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Arizona and California economic outlooks for 2024

What you need to know

Collage of three photos: Phoenix skyline, close up of colored electronic chips, two nurses talking
March 01, 2024

Editor's note: This story originally appeared in the spring 2024 issue of ASU Thrive magazine.

Here’s what to expect in the economy in 2024 at the state level and at the national level.

First, good news is coming out regularly regarding the national economy. When the Fed first increased rates in March of 2022, most analysts expected the economy would spiral into recession from a tighter monetary policy. Dire warnings of spiking unemployment and a sharp drop-off in consumer spending became commonplace. But even as the benchmark interest rate was raised 11 times, unemployment actually fell and job creation surged. Wage growth at year-end 2023 (3.8%) outpaced inflation rates (3.3%), according to the U.S. Bureau of Labor Statistics. 

Consumer spending has been particularly important in keeping the economy vibrant, and the most recent surveys show consumer confidence on the rise. But some polls reveal Americans feel frustrated by aspects of the current economy. Although inflation has been reduced, prices for staples such as groceries remain some 15% higher than two years ago, according to the BLS. 

“Based on the trajectory of indicators we see now, an economic soft landing seems more and more likely,” says Lee McPheters, editor of the Western Blue Chip Economic Forecast and director of ASU’s Economic Outlook Center in the W. P. Carey School of Business.

Arizona’s economic outlook

ASU is part of a network of organizations working to build the future of Arizona. By connecting with local governments, community leaders and private industry, together we drive regional economic development that promotes human well-being. In this forecast, ASU experts and partners share their outlook for the year ahead.

The Arizona economy looks strong, outperforming the national economy, according to economists who met in December at the longest-running, most trusted economic forecasting event in the Valley, the 60th annual ASU/PNC Bank Economic Forecast Luncheon.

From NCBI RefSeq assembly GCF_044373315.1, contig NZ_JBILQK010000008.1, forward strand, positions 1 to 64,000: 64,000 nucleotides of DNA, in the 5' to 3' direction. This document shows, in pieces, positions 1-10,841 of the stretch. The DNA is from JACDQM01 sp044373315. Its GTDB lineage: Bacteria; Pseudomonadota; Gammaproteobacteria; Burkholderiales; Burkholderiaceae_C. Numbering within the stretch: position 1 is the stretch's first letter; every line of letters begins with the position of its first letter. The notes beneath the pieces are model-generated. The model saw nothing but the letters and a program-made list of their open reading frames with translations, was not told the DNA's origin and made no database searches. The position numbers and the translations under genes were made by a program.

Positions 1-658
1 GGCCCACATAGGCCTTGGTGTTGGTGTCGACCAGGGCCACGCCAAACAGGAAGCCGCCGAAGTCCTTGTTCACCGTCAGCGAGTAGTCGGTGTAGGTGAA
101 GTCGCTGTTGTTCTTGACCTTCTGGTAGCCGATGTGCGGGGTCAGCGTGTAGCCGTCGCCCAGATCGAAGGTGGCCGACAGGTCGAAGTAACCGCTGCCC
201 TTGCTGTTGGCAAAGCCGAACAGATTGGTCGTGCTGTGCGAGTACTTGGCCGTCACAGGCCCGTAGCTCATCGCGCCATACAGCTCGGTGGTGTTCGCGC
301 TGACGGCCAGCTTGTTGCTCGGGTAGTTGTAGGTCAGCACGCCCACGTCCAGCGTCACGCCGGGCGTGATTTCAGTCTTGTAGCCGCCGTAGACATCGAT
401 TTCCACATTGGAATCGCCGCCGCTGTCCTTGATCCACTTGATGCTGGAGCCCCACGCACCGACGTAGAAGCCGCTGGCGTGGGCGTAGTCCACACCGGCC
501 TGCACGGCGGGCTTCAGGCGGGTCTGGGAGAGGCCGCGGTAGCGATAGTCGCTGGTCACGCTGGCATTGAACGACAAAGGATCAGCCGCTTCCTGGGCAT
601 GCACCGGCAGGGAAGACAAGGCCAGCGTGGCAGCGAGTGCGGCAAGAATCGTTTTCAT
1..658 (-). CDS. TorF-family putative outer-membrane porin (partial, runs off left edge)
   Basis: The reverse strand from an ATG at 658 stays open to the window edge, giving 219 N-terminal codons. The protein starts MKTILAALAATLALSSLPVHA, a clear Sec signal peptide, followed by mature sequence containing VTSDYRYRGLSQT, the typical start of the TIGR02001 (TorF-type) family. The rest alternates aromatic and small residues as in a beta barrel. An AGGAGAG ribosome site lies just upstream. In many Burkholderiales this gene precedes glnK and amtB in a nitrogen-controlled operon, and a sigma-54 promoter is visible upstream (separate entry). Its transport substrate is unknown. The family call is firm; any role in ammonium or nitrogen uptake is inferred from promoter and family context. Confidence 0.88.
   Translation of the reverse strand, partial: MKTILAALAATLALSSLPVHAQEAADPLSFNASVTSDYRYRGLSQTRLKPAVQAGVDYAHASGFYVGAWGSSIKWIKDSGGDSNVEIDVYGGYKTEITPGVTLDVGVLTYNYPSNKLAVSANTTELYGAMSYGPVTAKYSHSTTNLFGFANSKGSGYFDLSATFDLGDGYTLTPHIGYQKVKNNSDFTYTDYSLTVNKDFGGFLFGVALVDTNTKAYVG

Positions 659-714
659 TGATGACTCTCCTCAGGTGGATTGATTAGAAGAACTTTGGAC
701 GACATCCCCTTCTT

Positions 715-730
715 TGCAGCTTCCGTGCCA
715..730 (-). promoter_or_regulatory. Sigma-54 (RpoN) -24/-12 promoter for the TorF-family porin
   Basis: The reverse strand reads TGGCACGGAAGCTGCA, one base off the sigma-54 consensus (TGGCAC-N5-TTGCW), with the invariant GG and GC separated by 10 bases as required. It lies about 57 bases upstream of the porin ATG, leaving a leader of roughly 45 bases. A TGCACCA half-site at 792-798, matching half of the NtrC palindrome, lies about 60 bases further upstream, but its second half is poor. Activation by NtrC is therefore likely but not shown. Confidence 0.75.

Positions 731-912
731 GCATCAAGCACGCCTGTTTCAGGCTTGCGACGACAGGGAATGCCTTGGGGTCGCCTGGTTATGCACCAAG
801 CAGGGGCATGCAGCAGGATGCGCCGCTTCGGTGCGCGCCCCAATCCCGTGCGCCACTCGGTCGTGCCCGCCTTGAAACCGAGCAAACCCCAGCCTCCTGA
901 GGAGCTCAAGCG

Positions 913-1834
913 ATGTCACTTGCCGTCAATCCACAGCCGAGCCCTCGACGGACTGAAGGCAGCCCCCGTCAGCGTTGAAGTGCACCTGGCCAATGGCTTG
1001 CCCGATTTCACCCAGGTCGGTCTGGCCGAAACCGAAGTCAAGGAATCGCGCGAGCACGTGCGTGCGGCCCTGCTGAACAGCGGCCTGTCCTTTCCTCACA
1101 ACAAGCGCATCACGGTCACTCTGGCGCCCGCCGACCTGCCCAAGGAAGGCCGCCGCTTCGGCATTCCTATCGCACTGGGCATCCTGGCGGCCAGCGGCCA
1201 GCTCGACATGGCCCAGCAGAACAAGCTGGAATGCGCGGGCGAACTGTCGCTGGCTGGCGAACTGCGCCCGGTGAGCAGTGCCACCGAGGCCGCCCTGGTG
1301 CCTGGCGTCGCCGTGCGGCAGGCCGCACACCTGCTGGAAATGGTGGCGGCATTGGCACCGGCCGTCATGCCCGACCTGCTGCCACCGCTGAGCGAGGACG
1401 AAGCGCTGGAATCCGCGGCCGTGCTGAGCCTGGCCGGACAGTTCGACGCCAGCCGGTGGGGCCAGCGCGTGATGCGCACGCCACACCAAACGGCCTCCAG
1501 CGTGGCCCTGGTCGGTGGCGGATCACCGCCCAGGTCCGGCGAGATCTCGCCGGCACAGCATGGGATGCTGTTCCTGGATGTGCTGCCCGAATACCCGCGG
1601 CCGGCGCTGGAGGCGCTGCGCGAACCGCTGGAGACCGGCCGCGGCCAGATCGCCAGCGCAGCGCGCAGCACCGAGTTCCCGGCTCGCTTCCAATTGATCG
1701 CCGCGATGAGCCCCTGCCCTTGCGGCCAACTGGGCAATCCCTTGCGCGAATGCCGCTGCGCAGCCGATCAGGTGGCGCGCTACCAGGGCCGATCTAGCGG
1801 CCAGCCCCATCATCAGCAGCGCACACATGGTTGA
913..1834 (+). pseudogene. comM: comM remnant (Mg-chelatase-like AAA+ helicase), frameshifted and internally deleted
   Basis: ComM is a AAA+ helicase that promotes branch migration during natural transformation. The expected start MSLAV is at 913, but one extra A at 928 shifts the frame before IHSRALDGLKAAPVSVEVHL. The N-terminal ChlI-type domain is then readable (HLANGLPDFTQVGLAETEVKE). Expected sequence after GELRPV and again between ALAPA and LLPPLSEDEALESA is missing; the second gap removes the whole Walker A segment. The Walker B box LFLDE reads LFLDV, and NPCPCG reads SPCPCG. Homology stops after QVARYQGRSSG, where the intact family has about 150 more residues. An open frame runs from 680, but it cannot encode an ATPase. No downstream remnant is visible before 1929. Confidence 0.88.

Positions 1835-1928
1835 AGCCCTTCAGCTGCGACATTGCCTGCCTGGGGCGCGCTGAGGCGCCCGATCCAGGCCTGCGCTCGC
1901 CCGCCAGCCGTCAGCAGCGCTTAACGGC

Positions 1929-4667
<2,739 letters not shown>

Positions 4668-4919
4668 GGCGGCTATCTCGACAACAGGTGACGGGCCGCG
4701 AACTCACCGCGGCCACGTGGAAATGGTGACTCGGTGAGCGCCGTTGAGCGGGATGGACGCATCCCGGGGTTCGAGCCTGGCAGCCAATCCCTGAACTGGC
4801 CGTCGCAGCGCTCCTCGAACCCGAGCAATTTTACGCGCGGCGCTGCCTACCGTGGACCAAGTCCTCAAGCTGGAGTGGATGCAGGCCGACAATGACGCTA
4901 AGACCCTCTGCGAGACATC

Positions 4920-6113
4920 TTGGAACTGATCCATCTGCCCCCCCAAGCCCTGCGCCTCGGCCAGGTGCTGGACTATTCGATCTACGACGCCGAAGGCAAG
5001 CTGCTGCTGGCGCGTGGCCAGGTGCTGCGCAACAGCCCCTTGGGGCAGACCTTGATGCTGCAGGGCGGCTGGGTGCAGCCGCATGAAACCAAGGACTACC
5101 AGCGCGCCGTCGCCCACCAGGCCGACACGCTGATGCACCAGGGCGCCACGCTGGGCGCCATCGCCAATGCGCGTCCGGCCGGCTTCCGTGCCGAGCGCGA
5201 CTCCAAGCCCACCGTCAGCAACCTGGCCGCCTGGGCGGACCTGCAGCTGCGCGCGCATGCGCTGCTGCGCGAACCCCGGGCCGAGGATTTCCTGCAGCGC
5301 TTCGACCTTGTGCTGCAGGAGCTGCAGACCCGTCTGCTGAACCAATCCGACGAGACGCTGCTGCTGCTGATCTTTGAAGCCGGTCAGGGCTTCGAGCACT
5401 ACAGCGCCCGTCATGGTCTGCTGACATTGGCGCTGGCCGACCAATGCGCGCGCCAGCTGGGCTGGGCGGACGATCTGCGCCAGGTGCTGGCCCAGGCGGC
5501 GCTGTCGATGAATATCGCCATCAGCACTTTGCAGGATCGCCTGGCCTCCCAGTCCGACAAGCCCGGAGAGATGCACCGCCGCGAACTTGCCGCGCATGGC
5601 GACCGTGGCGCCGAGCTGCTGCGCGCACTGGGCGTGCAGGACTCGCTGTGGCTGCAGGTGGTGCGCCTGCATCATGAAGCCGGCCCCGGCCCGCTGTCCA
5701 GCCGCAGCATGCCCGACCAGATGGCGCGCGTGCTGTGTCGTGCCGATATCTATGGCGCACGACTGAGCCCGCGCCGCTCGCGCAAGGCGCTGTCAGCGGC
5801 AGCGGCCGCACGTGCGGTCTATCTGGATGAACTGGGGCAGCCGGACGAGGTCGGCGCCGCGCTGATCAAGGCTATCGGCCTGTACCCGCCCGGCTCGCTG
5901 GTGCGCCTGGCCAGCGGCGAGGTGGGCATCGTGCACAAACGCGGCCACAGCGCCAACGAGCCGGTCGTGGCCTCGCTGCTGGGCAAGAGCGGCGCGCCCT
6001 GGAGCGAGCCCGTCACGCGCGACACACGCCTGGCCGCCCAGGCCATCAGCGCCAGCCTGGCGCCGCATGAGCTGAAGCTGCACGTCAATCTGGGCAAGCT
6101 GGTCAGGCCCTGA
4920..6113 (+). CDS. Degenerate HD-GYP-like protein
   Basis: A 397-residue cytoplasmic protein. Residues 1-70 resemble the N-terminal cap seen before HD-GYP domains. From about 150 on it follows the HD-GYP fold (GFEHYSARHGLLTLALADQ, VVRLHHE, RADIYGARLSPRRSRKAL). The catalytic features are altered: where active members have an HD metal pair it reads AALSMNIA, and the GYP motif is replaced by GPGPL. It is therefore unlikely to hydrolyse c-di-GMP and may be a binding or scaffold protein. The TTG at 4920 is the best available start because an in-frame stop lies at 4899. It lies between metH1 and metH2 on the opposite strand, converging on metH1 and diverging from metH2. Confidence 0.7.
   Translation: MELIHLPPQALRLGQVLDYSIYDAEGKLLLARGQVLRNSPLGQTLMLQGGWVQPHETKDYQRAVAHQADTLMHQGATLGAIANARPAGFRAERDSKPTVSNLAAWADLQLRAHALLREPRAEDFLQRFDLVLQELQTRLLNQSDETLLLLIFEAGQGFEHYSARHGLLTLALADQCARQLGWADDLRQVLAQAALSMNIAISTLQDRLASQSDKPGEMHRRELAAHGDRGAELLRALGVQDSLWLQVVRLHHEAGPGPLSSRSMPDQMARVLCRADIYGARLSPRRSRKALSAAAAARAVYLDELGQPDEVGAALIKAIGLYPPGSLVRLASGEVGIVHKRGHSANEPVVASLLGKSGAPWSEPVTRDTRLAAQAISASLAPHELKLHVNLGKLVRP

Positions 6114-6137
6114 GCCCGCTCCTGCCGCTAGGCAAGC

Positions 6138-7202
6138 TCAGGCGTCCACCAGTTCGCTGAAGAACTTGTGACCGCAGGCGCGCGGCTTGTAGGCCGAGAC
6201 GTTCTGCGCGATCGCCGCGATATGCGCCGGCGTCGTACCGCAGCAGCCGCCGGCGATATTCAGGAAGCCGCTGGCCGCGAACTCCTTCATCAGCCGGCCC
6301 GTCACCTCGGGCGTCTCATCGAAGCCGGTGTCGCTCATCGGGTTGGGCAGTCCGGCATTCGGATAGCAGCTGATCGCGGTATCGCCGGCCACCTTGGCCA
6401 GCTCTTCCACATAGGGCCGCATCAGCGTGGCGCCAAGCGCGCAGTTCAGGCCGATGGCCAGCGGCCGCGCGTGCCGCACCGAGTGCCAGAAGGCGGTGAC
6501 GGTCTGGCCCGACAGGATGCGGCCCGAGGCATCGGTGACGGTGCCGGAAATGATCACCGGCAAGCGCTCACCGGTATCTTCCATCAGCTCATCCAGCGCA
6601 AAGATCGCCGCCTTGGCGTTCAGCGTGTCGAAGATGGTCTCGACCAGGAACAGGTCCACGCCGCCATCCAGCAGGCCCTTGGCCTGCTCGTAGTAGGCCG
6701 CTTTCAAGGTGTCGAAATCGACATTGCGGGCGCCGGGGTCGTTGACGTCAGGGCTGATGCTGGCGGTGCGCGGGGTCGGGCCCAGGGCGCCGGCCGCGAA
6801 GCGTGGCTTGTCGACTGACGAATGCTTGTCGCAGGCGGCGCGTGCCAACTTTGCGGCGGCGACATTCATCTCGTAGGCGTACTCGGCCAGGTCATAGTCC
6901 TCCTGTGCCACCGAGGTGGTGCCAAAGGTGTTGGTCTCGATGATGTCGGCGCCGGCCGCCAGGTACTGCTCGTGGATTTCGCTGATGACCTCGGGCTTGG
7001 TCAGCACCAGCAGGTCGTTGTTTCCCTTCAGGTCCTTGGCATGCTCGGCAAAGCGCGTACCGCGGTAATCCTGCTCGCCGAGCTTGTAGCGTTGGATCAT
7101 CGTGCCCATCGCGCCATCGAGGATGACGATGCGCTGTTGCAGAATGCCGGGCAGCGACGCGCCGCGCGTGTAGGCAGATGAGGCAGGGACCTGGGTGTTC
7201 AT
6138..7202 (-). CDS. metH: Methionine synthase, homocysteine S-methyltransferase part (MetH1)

“Greater Phoenix has become a top global destination for the semiconductor industry and innovative companies among advanced manufacturing, bioscience and software technology,” says Chris Camacho, president and CEO of Greater Phoenix Economic Council. 

“Where we are today is the result of decades of intentional planning between local municipalities and partners across the region including ASU,” he says. “Greater Phoenix is now entering the next economic frontier where we intend to become home to the next wave of game-changing companies, creating quality jobs and driving the region’s relentlessly innovative spirit.”

Arizona magnetism: “Productive workers and businesses want to come and stay in Arizona,” says Dennis L. Hoffman, director of ASU’s Office of the University Economist and the L. William Seidman Research Institute at ASU’s W. P. Carey School of Business.

5 key industries: Health care, leisure and hospitality, wholesale trade, professional/tech and construction are responsible for 75% of the 66,500 private Arizona jobs added in Q3 2023.

Companies coming to the Valley: Google, Meta, DoorDash, Mechanical Keyboards, Align Technology, according to the Arizona Commerce Authority.

Semiconductor investment: Arizona leads the nation with $40B coming in since 2021.

Startups: “Arizona offers businesses friendly tax and regulatory practices that will draw new commerce and help sustain the state’s economy,” Hoffman says.

Construction: Added around 4,800 jobs in 2023, up 2.5% to almost 200,000 construction workers, the most in 15 years.

Wholesale trade: 7,300 new jobs in 2023, second in the country.

Based on the trajectory of indicators we see now, an economic soft landing seems more and more likely.”

Lee McPhetersEditor of the Western Blue Chip Economic Forecast and director of ASU’s Economic Outlook Center in the W. P. Carey School of Business

California’s economic outlook

Economic growth in 2024 is moderate but still positive as consumer spending remains robust and business confidence improves, according to ASU’s Seidman Institute’s Western Blue Chip Economic Forecast. Incomes are predicted to grow with 4.5% current personal income annual growth percentage consensus forecast as of Jan. 19, 2024.

The California economy is in better shape than predicted. 

“In the near term, even as the state faces tough budget decisions, its labor market is in much better shape than many were expecting a year ago,” according to the Public Policy Institute of California.

• California added over 1.8M jobs since 2020, more than any other state, including Texas and Florida, according to the U.S. Bureau of Labor Statistics.

• California’s population will stabilize in 2024 after losses in the post-pandemic period, according to demographers at the California Department of Finance.

• The job market is under pressure from slower tech hiring, but services including health care have openings as California adds 325,000 new jobs this year, according to ASU’s Western Blue Chip Economic Forecast.

• Inflation is less than half of what it was a year ago, (3% compared to 7%).

• The unemployment rate is slightly higher, 5.1% at year-end 2023 after a run of 22 straight months below 5%, according to U.S. Bureau of Labor Statistics.

• The housing market is expected to adjust in 2024 with single-family permits up 6.0%, according to ASU’s Western Blue Chip forecast.

Learn more about the forecasts in the Western Blue Chip forecast from ASU’s Seidman Institute. Go to

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